Real History of Ibn Arabi | An Important Character of Dirilis Ertugrul Season

Real History of Ibn Arabi in Dirilis Ertugrul Season

Real History of Ibn Arabi in Dirilis Ertugrul Season

Dirilis Ertugrul Season, which was on air on TRT Channel in Turkish while describing how the leader of the Kayi Tribe, Ertugrul Ghazi made it possible for the Ottoman Empire to be established under the command of Osman Ghazi that ruled the whole world for almost six centuries, has attracted the audience’s attention. In Dirilis Ertugrul Season, an actor named Osman Soykut joined the series while portraying an important character Ibn Arabi in history.

After watching Ibn Arabi and his spirituality in Dirilis Ertugrul Season, people started searching about this important character in history. So, I have gathered some information about Ibn Arabi like who was Ibn Arabi? What was the role of Ibn Arabi in the establishment of the Ottoman Empire? What was the relation of Ibn Arabi to Ertugrul Bey of the Kayi Tribe? When Ibn Arabi died? Where Ibn Arabi’s tomb is located? So, here is curious information.

Who was Ibn Arabi?

Abū ʿAbd Allāh Muḥammad ibn ʿAlī ibn Muḥammad ibnʿArabī al-Ḥātimī aṭ-Ṭāʾī was the full name of Ibn Arabi, who was a great Sufi mystic, Philosopher, Poet, and a Scholar. He influenced the Muslim world with his extraordinary works numbered around 800 out of which 100 are yet present in its original manuscript.

Ibn Arabi was born on 26th July 1165 CE in Murcia, Al-Andalus (Spain). Ibn Arabi was considered a saint and also famous with the names “Shaykh al-Akbar (the Greatest Master)” and “Muhyiddin (the Revivifier of Religion)”. The Middle-East knows him with the name Shaikh-e-Akbar Mohi-ud-Din Ibn-e-Arabi. Ibn Arabi belonged to an Arabian Tribe named Tai’i (Tayy). His mother was a North African Berber.

The father of Ibn Arabi “Ali ibn Muḥammad” was a government servant under the rule of Muhammad ibn Sa’id ibn Mardanish, who was the ruler of Murcia at that time. After the death of ibn Sa’id in 1172 CE, his father shifted his services to Almohad Sultan Abū Ya’qūb Yūsuf I and he moved to Seville along with his family. It was the place where Ibn Arabi spent almost 30 years. It was just like a ruling court. He was also given military training there. He traveled the whole Spain and Africa in search of great mystic masters to gain knowledge.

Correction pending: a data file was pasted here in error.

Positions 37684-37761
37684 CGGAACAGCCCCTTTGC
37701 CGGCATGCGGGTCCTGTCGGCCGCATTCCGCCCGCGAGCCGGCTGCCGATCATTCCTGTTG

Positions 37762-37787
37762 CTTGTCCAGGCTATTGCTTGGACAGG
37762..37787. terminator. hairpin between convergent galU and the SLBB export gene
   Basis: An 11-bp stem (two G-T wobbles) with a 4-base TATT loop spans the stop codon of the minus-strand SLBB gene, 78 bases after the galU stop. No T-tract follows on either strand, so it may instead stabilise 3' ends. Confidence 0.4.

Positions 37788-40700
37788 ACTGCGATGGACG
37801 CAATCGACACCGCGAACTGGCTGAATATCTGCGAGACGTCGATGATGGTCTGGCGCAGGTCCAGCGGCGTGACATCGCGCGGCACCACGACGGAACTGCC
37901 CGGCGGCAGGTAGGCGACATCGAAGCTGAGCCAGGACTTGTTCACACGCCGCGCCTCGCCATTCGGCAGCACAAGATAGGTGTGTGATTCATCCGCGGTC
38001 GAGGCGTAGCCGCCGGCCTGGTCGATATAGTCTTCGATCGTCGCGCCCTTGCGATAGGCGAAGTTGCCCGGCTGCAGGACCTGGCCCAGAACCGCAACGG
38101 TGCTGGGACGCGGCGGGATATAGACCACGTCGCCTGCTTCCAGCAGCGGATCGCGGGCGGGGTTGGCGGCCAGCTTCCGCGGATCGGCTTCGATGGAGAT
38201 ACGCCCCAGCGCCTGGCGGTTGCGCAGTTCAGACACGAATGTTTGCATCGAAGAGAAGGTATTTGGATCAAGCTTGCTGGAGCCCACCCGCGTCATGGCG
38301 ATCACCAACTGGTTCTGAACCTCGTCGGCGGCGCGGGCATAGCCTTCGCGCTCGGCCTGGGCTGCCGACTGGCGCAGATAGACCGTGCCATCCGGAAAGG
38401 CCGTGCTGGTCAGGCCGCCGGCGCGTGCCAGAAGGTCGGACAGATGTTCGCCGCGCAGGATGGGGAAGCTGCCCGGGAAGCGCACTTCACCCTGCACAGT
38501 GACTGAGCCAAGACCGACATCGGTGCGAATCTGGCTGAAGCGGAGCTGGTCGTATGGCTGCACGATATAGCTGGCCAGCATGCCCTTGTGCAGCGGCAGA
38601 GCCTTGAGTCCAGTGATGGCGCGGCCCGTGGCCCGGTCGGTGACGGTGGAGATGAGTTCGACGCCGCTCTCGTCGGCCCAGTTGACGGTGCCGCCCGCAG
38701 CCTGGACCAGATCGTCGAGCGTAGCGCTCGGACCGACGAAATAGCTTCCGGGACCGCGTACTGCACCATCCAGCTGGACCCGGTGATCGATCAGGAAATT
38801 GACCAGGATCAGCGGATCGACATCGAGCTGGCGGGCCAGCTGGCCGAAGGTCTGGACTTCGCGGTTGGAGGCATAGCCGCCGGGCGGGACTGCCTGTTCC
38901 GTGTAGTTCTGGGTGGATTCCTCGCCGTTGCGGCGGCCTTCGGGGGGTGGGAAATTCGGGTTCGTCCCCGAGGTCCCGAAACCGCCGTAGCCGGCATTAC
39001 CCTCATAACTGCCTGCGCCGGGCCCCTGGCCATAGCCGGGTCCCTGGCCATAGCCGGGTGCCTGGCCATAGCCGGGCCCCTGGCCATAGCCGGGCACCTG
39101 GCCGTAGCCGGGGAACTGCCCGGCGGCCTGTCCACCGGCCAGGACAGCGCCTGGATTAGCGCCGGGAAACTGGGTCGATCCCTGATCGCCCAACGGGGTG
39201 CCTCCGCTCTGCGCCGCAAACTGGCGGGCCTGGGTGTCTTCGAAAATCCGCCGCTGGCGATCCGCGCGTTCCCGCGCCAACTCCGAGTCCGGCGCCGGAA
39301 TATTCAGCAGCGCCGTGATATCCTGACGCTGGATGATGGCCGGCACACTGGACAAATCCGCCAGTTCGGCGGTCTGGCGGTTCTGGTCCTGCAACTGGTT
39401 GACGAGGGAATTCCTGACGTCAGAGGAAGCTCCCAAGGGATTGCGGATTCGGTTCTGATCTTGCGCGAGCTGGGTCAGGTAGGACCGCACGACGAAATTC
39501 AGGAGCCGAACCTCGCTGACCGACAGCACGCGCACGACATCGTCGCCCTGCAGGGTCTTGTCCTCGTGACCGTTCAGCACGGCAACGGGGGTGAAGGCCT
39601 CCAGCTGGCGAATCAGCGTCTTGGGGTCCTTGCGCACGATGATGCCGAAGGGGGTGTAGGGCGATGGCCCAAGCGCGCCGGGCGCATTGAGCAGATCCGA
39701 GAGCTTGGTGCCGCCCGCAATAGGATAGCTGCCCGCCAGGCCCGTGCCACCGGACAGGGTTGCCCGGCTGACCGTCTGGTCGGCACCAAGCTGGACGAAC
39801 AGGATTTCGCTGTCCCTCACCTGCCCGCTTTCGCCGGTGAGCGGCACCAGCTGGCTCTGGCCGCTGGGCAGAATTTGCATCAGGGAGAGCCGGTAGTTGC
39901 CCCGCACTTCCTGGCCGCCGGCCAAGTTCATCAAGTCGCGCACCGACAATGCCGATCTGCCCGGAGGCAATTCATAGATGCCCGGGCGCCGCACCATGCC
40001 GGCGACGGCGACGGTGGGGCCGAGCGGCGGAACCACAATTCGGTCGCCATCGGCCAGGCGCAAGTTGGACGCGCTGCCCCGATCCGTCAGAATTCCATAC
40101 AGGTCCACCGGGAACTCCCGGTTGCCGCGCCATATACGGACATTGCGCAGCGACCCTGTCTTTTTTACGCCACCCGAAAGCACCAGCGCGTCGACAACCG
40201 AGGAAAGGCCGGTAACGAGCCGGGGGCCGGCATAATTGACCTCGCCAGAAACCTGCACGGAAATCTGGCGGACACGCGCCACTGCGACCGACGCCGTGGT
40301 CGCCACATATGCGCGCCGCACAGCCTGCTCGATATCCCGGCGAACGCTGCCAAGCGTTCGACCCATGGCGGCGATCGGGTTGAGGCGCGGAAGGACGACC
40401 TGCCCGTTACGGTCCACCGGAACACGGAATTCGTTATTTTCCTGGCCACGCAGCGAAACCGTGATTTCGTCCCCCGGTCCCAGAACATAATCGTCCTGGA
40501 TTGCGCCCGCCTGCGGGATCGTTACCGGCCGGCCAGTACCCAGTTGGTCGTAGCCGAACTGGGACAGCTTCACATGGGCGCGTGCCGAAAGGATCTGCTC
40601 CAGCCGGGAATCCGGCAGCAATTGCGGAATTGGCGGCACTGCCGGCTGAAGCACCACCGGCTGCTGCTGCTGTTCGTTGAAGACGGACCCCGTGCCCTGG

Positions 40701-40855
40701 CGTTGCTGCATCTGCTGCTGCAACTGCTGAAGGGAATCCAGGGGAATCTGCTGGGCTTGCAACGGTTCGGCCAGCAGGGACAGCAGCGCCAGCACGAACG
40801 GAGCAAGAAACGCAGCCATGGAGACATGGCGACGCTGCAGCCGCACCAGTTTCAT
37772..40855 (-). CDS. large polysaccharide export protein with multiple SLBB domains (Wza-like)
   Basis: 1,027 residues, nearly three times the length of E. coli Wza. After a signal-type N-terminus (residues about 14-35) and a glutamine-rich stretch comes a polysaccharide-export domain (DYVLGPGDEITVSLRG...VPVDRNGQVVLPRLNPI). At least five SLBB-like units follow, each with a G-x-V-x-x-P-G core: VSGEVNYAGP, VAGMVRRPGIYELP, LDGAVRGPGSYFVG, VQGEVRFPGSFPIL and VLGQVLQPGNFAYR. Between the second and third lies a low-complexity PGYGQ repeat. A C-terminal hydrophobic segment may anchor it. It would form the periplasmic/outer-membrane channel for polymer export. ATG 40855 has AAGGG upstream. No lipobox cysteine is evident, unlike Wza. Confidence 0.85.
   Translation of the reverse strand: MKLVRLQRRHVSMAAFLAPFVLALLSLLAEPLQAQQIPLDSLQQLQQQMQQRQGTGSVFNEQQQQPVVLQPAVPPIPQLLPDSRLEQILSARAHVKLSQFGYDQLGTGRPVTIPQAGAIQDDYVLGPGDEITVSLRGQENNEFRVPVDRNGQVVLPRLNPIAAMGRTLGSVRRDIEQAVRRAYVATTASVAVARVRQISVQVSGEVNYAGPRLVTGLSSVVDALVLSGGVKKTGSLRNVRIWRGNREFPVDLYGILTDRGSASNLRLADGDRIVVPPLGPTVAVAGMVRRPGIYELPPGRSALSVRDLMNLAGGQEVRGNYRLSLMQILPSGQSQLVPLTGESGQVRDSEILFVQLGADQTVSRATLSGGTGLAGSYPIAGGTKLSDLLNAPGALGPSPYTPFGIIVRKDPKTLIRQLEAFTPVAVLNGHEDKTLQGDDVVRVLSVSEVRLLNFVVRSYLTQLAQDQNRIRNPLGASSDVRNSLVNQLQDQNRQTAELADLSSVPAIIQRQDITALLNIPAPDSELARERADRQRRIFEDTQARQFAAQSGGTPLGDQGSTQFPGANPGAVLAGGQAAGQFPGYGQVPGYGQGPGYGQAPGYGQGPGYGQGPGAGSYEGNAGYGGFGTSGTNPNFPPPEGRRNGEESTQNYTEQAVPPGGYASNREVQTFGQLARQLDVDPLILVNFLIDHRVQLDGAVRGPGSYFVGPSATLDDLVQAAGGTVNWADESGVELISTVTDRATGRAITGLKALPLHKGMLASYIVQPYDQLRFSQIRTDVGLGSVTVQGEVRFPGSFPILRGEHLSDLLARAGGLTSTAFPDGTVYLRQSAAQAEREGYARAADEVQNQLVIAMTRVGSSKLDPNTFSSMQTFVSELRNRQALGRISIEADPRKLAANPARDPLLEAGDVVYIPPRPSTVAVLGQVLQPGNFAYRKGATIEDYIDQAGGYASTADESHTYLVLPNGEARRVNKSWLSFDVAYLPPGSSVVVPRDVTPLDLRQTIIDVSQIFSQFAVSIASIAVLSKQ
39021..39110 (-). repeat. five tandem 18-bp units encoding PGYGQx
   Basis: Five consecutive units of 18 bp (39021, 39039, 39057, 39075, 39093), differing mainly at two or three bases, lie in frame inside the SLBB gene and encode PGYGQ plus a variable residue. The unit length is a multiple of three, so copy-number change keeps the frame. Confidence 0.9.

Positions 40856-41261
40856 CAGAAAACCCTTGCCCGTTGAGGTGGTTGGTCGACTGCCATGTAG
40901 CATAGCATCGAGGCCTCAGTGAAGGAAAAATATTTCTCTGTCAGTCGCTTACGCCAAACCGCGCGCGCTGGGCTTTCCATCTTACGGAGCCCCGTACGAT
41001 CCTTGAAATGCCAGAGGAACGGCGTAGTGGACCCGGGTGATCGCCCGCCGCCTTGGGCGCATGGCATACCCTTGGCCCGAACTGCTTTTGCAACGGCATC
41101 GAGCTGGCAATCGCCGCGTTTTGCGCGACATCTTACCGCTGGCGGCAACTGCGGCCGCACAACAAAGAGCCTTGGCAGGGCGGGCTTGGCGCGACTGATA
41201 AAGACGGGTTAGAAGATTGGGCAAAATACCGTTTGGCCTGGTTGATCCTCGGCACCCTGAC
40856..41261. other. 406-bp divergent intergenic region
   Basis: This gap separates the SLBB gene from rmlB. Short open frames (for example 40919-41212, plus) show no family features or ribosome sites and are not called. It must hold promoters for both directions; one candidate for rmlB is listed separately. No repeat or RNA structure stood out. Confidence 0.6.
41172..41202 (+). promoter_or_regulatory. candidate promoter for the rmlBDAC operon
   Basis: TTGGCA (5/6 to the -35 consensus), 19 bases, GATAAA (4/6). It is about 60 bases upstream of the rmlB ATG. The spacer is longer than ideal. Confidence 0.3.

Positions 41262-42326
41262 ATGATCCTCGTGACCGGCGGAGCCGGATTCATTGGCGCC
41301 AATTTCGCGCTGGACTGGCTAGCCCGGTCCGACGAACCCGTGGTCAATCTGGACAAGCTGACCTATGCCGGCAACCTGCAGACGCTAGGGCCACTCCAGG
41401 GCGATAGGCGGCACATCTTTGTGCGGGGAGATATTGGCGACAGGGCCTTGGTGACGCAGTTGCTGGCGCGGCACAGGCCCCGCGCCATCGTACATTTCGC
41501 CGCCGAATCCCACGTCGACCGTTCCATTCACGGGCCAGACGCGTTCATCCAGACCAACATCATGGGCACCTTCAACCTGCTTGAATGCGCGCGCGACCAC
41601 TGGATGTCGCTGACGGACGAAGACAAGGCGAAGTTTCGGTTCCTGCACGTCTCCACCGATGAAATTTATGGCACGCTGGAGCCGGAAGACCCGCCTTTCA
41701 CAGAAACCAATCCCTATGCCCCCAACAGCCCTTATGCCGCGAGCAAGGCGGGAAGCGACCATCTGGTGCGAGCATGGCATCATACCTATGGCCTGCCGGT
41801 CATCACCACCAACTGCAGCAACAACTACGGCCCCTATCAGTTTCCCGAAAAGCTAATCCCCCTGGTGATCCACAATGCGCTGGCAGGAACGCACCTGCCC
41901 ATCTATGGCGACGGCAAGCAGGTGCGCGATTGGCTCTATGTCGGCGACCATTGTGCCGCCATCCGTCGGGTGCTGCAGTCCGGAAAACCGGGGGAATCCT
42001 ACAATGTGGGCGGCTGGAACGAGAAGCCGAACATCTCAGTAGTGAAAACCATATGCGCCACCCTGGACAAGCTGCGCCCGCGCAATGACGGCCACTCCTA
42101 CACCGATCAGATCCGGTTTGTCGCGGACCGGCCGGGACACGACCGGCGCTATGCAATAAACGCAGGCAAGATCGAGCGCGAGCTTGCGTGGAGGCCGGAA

During these years, once he had a chance to meet with the great Aristotelian philosopher Ibn Rushd (Averroës; 1126–98) in Córdoba. Actually, this meeting was pre-planned by his father who was a close friend to Ibn Rushd. It was the occasion that Ibn Arabi started concentrating on the spiritual path and dedicated his life to Sufism. It has also been reported that Ibn Rushd was greatly overwhelmed by his mystic depth. Later, Ibn Arabi moved to Morocco in the city of Fez where Mohammed ibn Qasim al-Tamimi became his spiritual mentor.

In 1198 CE, he left Murcia and started his tour towards East. First of all he began his pilgrimage to Mecca (Hajj) in 1201 CE after which he started his major work “Al-Futūḥāt al-Makkiyyah (The Meccan Revelations)” which was published much later in Damascus. It is consisted of experiences of Ibn Arabi about esoteric sciences in Islam and also the information about his life. He spent almost three years in Mecca. During that period, Ibn Arabi also acquainted with a girl of great beauty. He eternalized her memories in a collection of poems “Tarjumān al-ashwāq; (The Interpreter of Desires)”. Because of this, he also had to experience conflicts.

In the same year 1201 CE, he then moved to Egypt and then to Anatolia where he met with Ṣadr al-Dīn al-Qūnawī in Konya. Al-Qūnawī became his successor in the East. In the same way, after visiting Baghdad and Aleppo, Ibn Arabi reached Damascus and a long pilgrimage came to an end in 1223 CE but this left long-lasting fame spread throughout the Islamic World. After that, he spent his remaining life in Damascus while teaching and writing. And those were the days when his another most important work in mystical philosophy “Fuṣūṣ al-ḥikam (The Bezels of Wisdom)” was composed in 1229 CE. “Fuṣūṣ al-ḥikam” has also been translated in Urdu by the Ibn Arabi Foundation in Pakistan in 2015 CE. Ibn Arabi died on 16th November 1240 CE and buried in Damascus, Syria.

If the believer understood the meaning of the saying ‘the color of the water is the color of the receptacle’, he would admit the validity of all beliefs and he would recognize ALLAH in every form and every object of faith.” (Ibn ‘Arabi, Fusûs al-Hikam)

Did Ibn Arabi meet with Ertugrul?

If we explore the history of Ibn Arabi, it becomes very unlikely that he actually met with Ertugrul Ghazi of the Kayi tribe. As I already mentioned, Ṣadr al-Dīn al-Qūnawī was an important successor of Ibn Arabi, thus it seems Ibn Arabi predicted about the new empire as the Seljuk Empire was about to end. He also talked about a young man who will establish an empire which will last for centuries and also will fulfill the hadith of the Holy Prophet Muhammad (صلى الله عليه وسلم) about the conquest of Constantinople. That’s become the reason, the Ottoman Empire saw themselves inherited by the opening revelations of the Shaykh al-Akbar Ibn Arabi and they also adopted his teachings and orders.  And ALLAH knows the best.

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